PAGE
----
ShareThis Page
More Lifestyles

Loyalhanna Watershed Association holds bluebird workshop

| Monday, March 12, 2018, 2:03 p.m.
The Eastern bluebird is one of the birds likely to be seen at the 21st annual Great Backyard Bird Count from 9 to 11 a.m. Feb. 17-18 at Harrison Hills Park Environmental Learning Center.
COURTESY DAVE BROOKE
The Eastern bluebird is one of the birds likely to be seen at the 21st annual Great Backyard Bird Count from 9 to 11 a.m. Feb. 17-18 at Harrison Hills Park Environmental Learning Center.
In this photo from an earlier event, participants work to assemble bluebird houses, part of an annual Bluebird Society of Pennsylvania event the Loyalhanna Watershed Association will host on March 24.
Loyalhanna Watershed Facebook
In this photo from an earlier event, participants work to assemble bluebird houses, part of an annual Bluebird Society of Pennsylvania event the Loyalhanna Watershed Association will host on March 24.
A female bluebird has set up home in a bluebird house at Hilltop Park in Collier.
Submitted
A female bluebird has set up home in a bluebird house at Hilltop Park in Collier.
The Eastern bluebird is one of the birds likely to be seen at the 21st annual Great Backyard Bird Count from 9 to 11 a.m. Feb. 17-18 at Harrison Hills Park Environmental Learning Center.
Pixabay
The Eastern bluebird is one of the birds likely to be seen at the 21st annual Great Backyard Bird Count from 9 to 11 a.m. Feb. 17-18 at Harrison Hills Park Environmental Learning Center.
Explore the beauty of eggs and nests during the latest Harrison Hills Park Environmental Learning Center offering.
Pixabay
Explore the beauty of eggs and nests during the latest Harrison Hills Park Environmental Learning Center offering.

Adults and children interested in the welfare of the state's bluebirds are invited to attend a Bluebird Workshop at 10 a.m. March 24 at the Loyalhanna Watershed Association's Nimick Family Education Center, 6 Old Lincoln Highway west, Ligonier.

The association and the Bluebird Society of Pennsylvania are sponsoring the workshop.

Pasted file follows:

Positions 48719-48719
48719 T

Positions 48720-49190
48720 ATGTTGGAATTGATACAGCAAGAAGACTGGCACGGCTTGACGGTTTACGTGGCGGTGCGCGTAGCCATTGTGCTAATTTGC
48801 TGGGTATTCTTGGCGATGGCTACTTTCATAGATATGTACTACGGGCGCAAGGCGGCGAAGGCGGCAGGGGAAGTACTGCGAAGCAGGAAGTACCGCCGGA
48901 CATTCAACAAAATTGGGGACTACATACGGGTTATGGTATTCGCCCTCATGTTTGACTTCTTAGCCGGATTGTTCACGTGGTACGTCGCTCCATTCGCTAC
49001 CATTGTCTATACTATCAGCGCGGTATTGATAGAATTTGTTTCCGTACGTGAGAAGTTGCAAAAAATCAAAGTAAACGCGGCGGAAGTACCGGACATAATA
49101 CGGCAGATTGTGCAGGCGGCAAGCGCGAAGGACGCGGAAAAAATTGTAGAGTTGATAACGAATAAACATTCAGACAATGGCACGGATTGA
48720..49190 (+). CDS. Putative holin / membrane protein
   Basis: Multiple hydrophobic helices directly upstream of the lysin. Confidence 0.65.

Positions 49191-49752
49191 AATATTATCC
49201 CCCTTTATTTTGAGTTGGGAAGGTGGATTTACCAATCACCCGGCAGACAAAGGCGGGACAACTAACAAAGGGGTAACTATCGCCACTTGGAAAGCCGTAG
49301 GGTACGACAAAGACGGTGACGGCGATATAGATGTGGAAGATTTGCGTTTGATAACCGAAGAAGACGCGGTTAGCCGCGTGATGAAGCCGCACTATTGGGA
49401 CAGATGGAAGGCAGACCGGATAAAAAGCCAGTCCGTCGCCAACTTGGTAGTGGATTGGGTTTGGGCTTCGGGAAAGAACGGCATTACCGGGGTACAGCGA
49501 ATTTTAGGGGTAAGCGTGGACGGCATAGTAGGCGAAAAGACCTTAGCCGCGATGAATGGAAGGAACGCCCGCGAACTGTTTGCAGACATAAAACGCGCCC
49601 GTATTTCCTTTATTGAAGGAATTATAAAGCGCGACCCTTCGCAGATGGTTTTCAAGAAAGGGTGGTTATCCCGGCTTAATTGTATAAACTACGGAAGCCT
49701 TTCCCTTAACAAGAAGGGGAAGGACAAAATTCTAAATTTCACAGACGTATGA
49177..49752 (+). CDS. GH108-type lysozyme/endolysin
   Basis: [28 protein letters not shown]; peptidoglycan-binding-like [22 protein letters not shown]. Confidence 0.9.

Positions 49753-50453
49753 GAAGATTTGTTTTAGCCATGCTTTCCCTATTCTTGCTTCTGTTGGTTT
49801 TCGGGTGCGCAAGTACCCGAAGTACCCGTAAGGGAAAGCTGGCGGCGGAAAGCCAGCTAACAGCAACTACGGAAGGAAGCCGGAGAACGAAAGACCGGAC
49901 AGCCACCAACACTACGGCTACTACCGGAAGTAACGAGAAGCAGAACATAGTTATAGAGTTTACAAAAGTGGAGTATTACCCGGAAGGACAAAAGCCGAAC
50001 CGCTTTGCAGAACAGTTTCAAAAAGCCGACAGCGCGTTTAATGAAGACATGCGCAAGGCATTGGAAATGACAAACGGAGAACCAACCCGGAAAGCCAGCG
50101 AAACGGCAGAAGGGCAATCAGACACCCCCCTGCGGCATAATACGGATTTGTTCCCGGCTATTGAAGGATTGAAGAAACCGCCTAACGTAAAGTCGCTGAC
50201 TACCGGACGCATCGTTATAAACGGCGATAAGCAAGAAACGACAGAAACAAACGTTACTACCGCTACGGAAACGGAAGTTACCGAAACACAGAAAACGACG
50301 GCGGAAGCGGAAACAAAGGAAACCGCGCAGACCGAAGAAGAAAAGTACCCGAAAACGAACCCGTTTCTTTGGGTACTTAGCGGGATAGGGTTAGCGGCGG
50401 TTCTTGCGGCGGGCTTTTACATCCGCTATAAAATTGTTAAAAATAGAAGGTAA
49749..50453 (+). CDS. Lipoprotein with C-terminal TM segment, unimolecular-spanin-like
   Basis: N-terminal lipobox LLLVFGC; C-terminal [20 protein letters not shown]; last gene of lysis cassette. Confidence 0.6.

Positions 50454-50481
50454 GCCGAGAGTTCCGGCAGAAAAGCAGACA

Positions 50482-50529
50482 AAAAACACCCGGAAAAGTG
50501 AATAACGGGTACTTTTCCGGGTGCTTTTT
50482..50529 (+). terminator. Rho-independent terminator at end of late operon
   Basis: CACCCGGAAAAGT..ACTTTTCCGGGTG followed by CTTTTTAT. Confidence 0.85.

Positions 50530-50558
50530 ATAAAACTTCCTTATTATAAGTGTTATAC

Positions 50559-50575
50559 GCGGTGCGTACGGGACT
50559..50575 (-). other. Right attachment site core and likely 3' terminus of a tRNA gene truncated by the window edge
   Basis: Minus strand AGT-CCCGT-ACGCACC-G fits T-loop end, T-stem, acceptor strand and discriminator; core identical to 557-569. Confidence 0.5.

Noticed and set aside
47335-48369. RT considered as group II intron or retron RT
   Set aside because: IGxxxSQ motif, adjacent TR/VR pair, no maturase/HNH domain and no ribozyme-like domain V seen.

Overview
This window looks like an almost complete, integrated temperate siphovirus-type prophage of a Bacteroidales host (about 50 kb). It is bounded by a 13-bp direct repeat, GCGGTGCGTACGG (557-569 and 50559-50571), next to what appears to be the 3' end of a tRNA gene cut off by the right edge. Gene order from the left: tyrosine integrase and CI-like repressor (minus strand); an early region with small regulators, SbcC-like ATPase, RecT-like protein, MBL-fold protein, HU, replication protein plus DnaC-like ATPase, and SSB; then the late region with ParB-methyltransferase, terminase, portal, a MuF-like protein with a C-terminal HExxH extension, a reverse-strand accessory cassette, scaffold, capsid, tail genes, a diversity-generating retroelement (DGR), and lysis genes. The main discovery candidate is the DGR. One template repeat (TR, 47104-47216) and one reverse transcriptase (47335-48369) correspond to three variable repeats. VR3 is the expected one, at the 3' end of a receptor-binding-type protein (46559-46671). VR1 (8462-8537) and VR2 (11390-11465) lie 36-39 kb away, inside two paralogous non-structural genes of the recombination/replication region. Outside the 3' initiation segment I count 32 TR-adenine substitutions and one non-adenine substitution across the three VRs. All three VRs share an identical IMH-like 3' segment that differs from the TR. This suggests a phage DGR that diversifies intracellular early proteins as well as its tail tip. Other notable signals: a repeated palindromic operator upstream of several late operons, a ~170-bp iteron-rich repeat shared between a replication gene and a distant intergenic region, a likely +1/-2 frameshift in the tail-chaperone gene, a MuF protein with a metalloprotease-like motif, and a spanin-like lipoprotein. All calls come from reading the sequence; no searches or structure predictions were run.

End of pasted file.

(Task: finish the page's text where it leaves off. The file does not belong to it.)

Dr. Wilma C. Light, Penn State master gardener and Bluebird Society coordinator, Westmoreland County, will provide information on becoming a good landlord for bluebirds and other native cavity nesting birds.

Participants will learn about providing housing, food from native plants, a water source, and protection from predators, according to a news release.

Participants also will assemble a nest box kit to take home to attract these colorful thrushes.

The activity is open to all ages.

The program is free and open to the public. Registration is required as materials are limited.

Details: 724-238-7560, ext. 3.

Mary Pickels is a Tribune-Review staff writer. Reach her at 724-836-5401 or mpickels@tribweb.com or via Twitter @MaryPickels.

TribLIVE commenting policy

You are solely responsible for your comments and by using TribLive.com you agree to our Terms of Service.

We moderate comments. Our goal is to provide substantive commentary for a general readership. By screening submissions, we provide a space where readers can share intelligent and informed commentary that enhances the quality of our news and information.

While most comments will be posted if they are on-topic and not abusive, moderating decisions are subjective. We will make them as carefully and consistently as we can. Because of the volume of reader comments, we cannot review individual moderation decisions with readers.

We value thoughtful comments representing a range of views that make their point quickly and politely. We make an effort to protect discussions from repeated comments either by the same reader or different readers

We follow the same standards for taste as the daily newspaper. A few things we won't tolerate: personal attacks, obscenity, vulgarity, profanity (including expletives and letters followed by dashes), commercial promotion, impersonations, incoherence, proselytizing and SHOUTING. Don't include URLs to Web sites.

We do not edit comments. They are either approved or deleted. We reserve the right to edit a comment that is quoted or excerpted in an article. In this case, we may fix spelling and punctuation.

We welcome strong opinions and criticism of our work, but we don't want comments to become bogged down with discussions of our policies and we will moderate accordingly.

We appreciate it when readers and people quoted in articles or blog posts point out errors of fact or emphasis and will investigate all assertions. But these suggestions should be sent via e-mail. To avoid distracting other readers, we won't publish comments that suggest a correction. Instead, corrections will be made in a blog post or in an article.

click me